The Mitsubishi Triton has been around for a while now, and it's hardly the conversational topic when the bakkie debate inevitably arises. The Toyota Hilux and Ford Ranger are brilliant pick-ups, but the asking price for an acceptably-specced unit is nothing short of astronomical. Hence, the Mitsubishi Triton may be a viable option for those needing a reliable and capable alternative to the mainstream hype.
Our Bakkie Wars shootout saw the TGSA team put nearly all the locally-available double cab bakkies through the wringer to determine which ones are the top performers and which ones might need reconsidering. One contender stood out by being low-key and unbothered by any of the challenges we presented.
The Mitsubishi Triton was an underdog. It is a bakkie often overlooked by first-time buyers – a shame since it was one of the more competent contenders in the arena.
The interior of the Triton is adequate but not particularly striking. It has a 7" infotainment screen that hosts the usual functions like radio and Bluetooth, yet it's showing its age. The screen, though, was one of many outdated aspects of the interior, as the drive selector and climate control panel also felt considerably old. Nevertheless, these will surely see a welcome update in the new model.
While I'm not usually fond of generous hard plastic usage, in a bakkie like the Triton, it's nice to have that hardwearing factor knowing that if your cooler box slides around, the damage will be mitigated to an extent.
The space inside the cabin is acceptable. There is decent legroom in the back for a double cab, and the front seats are spacious and comfortable.
When first driving the Triton, you'll notice its powerful motor that resembles that of a diesel torque powerhouse. While the 2.4-litre turbodiesel is a bit of a brute, it gets the job done with 133 kW and 430 Nm of torque, which is helpful on and off-road.
The engine is mated to a 6-speed automatic gearbox which, while slightly sluggish, does what it's supposed to. The Heritage model we had on test comes with 4x4 and the usual low-range gearing option. Complementing the standard 2-High (4x2) setting, the 4-High and 4-Low options allow the Triton to comfortably tackle any terrain within reason. Throttle responses when calling upon the services of 4-Low are a bit binary, but it doesn't detract from the overall tractability of this system, especially over loose rocks.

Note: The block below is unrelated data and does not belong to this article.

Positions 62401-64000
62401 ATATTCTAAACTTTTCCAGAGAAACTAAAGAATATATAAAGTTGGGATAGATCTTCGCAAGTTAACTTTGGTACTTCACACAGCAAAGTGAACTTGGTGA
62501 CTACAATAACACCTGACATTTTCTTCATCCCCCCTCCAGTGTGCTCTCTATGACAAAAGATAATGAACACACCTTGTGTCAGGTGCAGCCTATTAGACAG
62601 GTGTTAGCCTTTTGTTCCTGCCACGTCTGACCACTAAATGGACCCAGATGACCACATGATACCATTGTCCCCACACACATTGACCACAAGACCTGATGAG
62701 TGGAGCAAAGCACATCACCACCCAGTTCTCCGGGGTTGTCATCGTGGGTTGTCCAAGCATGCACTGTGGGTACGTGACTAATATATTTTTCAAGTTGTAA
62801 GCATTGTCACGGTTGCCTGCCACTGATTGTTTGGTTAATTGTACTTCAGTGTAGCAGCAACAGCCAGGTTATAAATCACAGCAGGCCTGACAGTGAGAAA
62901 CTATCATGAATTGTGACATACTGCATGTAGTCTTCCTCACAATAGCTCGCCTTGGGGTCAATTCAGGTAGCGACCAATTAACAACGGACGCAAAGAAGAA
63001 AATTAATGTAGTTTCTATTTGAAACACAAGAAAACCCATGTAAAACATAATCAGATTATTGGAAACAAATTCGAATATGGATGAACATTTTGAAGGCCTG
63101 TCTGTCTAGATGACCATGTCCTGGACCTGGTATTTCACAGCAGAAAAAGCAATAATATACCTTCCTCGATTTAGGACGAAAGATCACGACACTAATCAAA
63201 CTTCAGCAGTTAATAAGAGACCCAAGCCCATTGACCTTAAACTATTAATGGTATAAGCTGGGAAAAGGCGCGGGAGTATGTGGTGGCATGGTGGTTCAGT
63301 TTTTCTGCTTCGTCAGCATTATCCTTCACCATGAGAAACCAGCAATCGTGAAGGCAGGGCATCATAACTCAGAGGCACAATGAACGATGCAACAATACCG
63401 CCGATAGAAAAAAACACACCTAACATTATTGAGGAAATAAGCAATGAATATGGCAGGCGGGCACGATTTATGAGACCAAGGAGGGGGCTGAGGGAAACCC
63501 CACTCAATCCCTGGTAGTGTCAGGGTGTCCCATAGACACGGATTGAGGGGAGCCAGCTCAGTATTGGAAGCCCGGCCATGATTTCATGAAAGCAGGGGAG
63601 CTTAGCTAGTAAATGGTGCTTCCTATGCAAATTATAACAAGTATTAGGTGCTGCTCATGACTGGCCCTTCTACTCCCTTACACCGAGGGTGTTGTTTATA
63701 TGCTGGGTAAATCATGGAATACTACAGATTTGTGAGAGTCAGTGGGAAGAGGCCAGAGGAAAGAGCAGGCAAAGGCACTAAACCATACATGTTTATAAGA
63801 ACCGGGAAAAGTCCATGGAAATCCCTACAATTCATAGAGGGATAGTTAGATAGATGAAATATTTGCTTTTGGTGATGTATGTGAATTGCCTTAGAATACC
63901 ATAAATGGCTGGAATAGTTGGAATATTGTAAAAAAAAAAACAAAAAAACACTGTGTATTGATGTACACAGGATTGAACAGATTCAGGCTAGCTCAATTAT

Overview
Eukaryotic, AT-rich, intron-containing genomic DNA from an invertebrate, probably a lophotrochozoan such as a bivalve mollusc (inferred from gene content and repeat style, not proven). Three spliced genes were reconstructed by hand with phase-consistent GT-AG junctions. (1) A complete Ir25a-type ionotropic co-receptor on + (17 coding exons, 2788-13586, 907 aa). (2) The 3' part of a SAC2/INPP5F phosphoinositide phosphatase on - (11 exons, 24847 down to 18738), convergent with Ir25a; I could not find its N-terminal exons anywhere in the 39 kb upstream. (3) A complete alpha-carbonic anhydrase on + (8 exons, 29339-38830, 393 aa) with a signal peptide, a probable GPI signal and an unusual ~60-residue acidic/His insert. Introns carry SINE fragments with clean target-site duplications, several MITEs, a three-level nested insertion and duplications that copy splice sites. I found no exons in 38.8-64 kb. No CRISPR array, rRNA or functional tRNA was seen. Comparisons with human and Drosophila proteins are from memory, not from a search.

Traversing these bakkie-breakers is a definite strength in the Triton's arsenal.
It shuffled through every obstacle we threw at it, from steep descents where the hill-descent control feature worked a treat to the overall dimensions in terms of approach and departure angles to ground clearance – it didn't once break a sweat.
One of the most significant selling points of this bakkie is its price. The upper-rung Triton 4x4 Heritage is priced at R749,990 and comes with various aesthetic add-ons like blacked-out trims, black tonneau covers, black roll bars, integrated towbar and 'Heritage' badges. However, if you don't care much for superfluous badging, the standard derivative with 4x4 and an automatic gearbox will set you back R709,990.
This places the Triton at a price point slightly more expensive than the Peugeot Landtrek 4x4 at R689,900 and GWM P-series LTD 4x4 at R694,950. I found the Triton's characteristics and capabilities closely aligned with the Isuzu D-max V-Cross 4x4 (R857,700) and the Nissan Navara PRO-4X at R812,900. From a tech point of view, the Triton doesn't compete with these two more expensive and newer bakkies, but you wouldn't feel left out on the off-road trail with the Triton's inherent capability.
The Triton also comes with a 3-year/100,000 km warranty, a 5-year/90,000 km service plan and 5-year/unlimited mileage roadside assistance.
I found the Triton to be impressive in terms of its capability, comfort, and price. Also, its shaped front end and streamlined body give it an imposing appearance.
In my opinion, the quality of this pick-up is comparable to that of a Nissan Navara or Toyota Hilux, but with a more affordable price tag. It's a double cab I recommend for those who enjoy outdoor activities or need to transport family or equipment.